A Case of Conscience Themes
The social concerns, which are central to dozens, perhaps hundreds of science fiction works of the period, are actually secondary to Blish's main purpose in A Case of Conscience. Their role is merely to provide supporting evidence. What Blish is really interested in, and this was to become the theme of much of his major fiction in the years to come, was the problem of evil and, more specifically, the relationship between evil and secular knowledge. Blish was a trained scientist and a technocrat by inclination, but, over the years, he became increasingly dubious of the value of scientific research. In the Cities in Flight series technology made possible the salvation of humanity. In A Case of Conscience, however, it is very definitely a double-edged sword.
It is secular knowledge, after all, which created nuclear weapons and gave humanity the ability to destroy itself. In Blish's novel, technology is responsible for the hellish conditions of the Shelter society on Earth and it is also responsible for human presence on Lithia, a presence which will lead directly to Lithia's destruction while indirectly doing enormous damage to the Earth as well. Historically religion has had little place in science fiction; most writers have either ignored it or kept it carefully stored on the shelf reserved for such conventional pieties as motherhood and apple pie. Blish is one of the few science fiction writers to introduce it into the foreground of a work. Ruiz-Sanchez, the protagonist of A Case of Conscience, was appointed to the Lithian Commission as a biologist, but he is also a Jesuit priest and Lithia quickly becomes for him not merely a study in scientific development, but something much more basic. The Lithians, he realizes, have a moral philosophy which is virtually identical to that of Christianity and follow those moral beliefs to perfection but, paradoxically, they lack any religious belief whatsoever. Lithia, at first glance, seems Edenic, a planet lacking in original sin. Soon, however, Ruiz-Sanchez begins to develop doubts and comes to a much darker conclusion.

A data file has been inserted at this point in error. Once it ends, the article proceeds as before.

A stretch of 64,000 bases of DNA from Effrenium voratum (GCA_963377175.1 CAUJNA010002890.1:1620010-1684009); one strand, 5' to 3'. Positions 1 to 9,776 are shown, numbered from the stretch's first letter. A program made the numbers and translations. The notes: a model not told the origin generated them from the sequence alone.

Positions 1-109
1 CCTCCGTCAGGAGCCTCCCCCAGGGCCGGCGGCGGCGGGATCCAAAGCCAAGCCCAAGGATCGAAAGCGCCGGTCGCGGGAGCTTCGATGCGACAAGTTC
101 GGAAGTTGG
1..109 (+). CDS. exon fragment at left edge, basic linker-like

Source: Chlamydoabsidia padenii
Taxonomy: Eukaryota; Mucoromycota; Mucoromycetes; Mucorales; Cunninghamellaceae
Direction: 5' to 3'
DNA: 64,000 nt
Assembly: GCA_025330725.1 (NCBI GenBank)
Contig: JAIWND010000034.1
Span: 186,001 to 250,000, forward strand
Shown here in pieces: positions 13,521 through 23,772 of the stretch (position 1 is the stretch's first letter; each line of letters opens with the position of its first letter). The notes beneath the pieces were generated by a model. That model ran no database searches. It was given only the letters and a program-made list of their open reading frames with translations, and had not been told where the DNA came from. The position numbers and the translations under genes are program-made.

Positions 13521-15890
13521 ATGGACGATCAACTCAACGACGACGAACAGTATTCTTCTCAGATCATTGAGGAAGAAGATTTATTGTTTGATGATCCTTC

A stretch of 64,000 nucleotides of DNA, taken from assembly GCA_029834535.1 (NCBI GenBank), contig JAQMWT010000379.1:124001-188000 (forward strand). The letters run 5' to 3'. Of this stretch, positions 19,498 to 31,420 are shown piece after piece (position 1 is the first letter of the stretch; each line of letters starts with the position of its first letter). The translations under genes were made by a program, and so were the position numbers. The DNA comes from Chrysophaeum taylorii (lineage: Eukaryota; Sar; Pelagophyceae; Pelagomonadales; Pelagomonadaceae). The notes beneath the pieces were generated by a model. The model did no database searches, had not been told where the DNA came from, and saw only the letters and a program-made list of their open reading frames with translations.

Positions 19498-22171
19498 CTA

The Lithians are not good because they choose to be. Despite their highly developed civilization and engaging personalities, their propensity for right action appears to be written on the gene, innate. In short, Ruiz-Sanchez decides, their apparent morality is a sham and they are little more than automatons. If one lives in a universe where one cannot help seeing the supernatural as underpinning everything, as Ruiz-Sanchez does, only one conclusion is possible: Lithia is a trap, designed by Satan, to ensnare humanity. It is, to put Ruiz-Sanchez's dilemma in current terms, something very close to what fundamentalist Christianity sees as the trap of secular humanism, the belief that humanity can achieve greatness without divine aid.
Blish never allows Ruiz-Sanchez to discover...
(The entire section is 705 words.)